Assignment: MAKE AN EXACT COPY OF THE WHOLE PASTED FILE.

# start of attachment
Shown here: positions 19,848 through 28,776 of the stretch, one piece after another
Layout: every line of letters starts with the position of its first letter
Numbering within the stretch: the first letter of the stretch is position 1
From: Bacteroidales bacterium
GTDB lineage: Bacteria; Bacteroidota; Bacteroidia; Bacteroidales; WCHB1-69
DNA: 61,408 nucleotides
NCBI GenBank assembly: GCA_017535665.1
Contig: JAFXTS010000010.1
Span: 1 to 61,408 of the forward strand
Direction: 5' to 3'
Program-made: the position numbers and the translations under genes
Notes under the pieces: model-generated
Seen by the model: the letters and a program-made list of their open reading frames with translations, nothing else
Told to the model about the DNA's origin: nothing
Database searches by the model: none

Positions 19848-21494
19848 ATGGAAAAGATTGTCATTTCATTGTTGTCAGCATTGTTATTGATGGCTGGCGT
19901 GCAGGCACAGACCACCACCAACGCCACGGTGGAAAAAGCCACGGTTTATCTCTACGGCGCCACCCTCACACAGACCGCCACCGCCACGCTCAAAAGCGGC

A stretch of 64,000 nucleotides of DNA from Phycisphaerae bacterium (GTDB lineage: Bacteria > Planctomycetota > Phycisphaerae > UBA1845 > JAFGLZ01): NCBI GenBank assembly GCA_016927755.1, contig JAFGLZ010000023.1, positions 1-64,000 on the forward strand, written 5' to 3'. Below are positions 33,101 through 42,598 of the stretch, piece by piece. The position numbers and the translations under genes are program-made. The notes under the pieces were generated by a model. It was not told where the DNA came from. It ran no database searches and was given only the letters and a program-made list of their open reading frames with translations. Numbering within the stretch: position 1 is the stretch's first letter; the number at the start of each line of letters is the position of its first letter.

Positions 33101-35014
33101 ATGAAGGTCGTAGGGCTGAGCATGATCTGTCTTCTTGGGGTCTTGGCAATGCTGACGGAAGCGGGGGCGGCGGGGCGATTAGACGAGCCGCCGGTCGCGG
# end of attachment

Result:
Shown here: positions 19,848 through 28,776 of the stretch, one piece after another
Layout: every line of letters starts with the position of its first letter
Numbering within the stretch: the first letter of the stretch is position 1
From: Bacteroidales bacterium
GTDB lineage: Bacteria; Bacteroidota; Bacteroidia; Bacteroidales; WCHB1-69
DNA: 61,408 nucleotides
NCBI GenBank assembly: GCA_017535665.1
Contig: JAFXTS010000010.1
Span: 1 to 61,408 of the forward strand
Direction: 5' to 3'
Program-made: the position numbers and the translations under genes
Notes under the pieces: model-generated
Seen by the model: the letters and a program-made list of their open reading frames with translations, nothing else
Told to the model about the DNA's origin: nothing
Database searches by the model: none

Positions 19848-21494
19848 ATGGAAAAGATTGTCATTTCATTGTTGTCAGCATTGTTATTGATGGCTGGCGT
19901 GCAGGCACAGACCACCACCAACGCCACGGTGGAAAAAGCCACGGTTTATCTCTACGGCGCCACCCTCACACAGACCGCCACCGCCACGCTCAAAAGCGGC

A stretch of 64,000 nucleotides of DNA from Phycisphaerae bacterium (GTDB lineage: Bacteria > Planctomycetota > Phycisphaerae > UBA1845 > JAFGLZ01): NCBI GenBank assembly GCA_016927755.1, contig JAFGLZ010000023.1, positions 1-64,000 on the forward strand, written 5' to 3'. Below are positions 33,101 through 42,598 of the stretch, piece by piece. The position numbers and the translations under genes are program-made. The notes under the pieces were generated by a model. It was not told where the DNA came from. It ran no database searches and was given only the letters and a program-made list of their open reading frames with translations. Numbering within the stretch: position 1 is the stretch's first letter; the number at the start of each line of letters is the position of its first letter.

Positions 33101-35014
33101 ATGAAGGTCGTAGGGCTGAGCATGATCTGTCTTCTTGGGGTCTTGGCAATGCTGACGGAAGCGGGGGCGGCGGGGCGATTAGACGAGCCGCCGGTCGCGG